The Fourth Department determined the cause of action for battery was not duplicative of the cause of action for dental malpractice because it was based upon the allegations consent to the procedure was completely absent or was fraudulently induced.  In addition, there were questions of fact re: the deceptive business practices cause of action:

…[T]he cause of action asserting the complete absence of consent and/or fraudulently induced consent for treatment is properly treated as one for battery rather than for dental malpractice, and it is not duplicative of the dental malpractice cause of action … . “It is well settled that a medical professional may be deemed to have committed battery, rather than malpractice, if he or she carries out a procedure or treatment to which the patient has provided no consent at all’ ” … . The court properly denied that part of the … defendants’ motion with respect to the battery cause of action, inasmuch as they failed to meet their initial burden of establishing that they “did not intentionally engage in offensive bodily contact without plaintiff’s consent”… . …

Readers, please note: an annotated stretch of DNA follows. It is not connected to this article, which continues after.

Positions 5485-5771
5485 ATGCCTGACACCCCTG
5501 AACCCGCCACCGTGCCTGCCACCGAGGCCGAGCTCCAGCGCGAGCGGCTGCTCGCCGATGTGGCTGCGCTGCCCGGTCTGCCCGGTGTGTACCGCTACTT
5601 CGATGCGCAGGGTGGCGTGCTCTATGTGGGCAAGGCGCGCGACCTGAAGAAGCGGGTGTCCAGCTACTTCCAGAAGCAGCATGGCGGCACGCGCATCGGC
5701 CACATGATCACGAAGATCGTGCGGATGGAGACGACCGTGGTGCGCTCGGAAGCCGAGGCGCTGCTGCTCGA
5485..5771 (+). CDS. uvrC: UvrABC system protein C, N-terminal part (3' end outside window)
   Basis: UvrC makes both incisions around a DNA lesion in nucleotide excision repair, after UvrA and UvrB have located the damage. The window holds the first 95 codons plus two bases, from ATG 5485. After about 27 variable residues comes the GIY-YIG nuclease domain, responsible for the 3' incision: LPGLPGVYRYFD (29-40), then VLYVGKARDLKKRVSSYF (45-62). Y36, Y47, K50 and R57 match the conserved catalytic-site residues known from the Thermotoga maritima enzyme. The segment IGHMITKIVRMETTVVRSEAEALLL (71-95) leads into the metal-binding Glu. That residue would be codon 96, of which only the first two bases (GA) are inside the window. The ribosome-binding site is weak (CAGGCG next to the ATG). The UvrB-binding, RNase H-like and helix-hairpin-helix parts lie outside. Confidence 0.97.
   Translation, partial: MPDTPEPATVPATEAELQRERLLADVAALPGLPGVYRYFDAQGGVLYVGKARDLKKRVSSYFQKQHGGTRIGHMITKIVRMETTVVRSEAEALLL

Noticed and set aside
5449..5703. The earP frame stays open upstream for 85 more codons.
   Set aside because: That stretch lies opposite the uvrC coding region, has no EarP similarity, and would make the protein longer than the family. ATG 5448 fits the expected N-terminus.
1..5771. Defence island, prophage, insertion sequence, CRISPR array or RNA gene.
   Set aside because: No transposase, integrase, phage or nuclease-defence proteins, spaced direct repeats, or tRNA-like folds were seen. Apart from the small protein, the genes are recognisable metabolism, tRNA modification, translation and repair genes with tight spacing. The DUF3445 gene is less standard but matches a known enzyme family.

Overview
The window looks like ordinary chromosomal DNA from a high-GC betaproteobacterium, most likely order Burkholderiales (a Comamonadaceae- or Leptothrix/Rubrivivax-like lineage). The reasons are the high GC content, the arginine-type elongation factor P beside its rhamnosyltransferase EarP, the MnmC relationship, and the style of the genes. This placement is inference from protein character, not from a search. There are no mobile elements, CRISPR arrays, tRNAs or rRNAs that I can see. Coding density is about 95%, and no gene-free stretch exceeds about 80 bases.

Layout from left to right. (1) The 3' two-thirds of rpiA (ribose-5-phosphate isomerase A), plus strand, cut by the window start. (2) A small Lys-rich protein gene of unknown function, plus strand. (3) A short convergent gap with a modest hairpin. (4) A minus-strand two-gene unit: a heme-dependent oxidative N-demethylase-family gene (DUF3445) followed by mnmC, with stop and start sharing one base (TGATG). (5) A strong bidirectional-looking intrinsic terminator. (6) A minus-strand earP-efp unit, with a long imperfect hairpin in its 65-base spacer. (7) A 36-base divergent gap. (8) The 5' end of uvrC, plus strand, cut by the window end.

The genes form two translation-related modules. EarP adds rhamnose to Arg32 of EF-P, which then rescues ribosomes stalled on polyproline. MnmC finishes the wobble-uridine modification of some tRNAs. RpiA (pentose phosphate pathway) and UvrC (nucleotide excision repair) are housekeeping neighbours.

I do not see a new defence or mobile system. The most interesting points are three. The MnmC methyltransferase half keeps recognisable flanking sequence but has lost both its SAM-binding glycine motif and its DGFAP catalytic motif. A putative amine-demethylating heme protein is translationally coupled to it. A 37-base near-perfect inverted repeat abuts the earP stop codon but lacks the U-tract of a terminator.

A cause of action for deceptive business practices under section 349 “requires proof that the defendant engaged in consumer-oriented conduct that was materially deceptive or misleading, causing injury” … . Even assuming, arguendo, that the … defendants met their initial burden by establishing that the underlying transaction was private in nature and the allegedly deceptive acts were not aimed at the public at large …, we conclude that plaintiff’s submissions raised issues of fact concerning whether the … defendants engaged in a scheme to place profits before patient care, which allegedly included fraudulent practices that impacted consumers at large beyond a particular dentist’s treatment of an individual patient … . Matter of Smiles, 2015 NY Slip Op 01362, 4th Dept 2-13-15

 


QUESTIONS OF FACT WHETHER DENTIST WAS AN EMPLOYEE OR AN INDEPENDENT CONTRACTOR AND WHETHER PLAINTIFF GAVE INFORMED CONSENT (THIRD DEPT).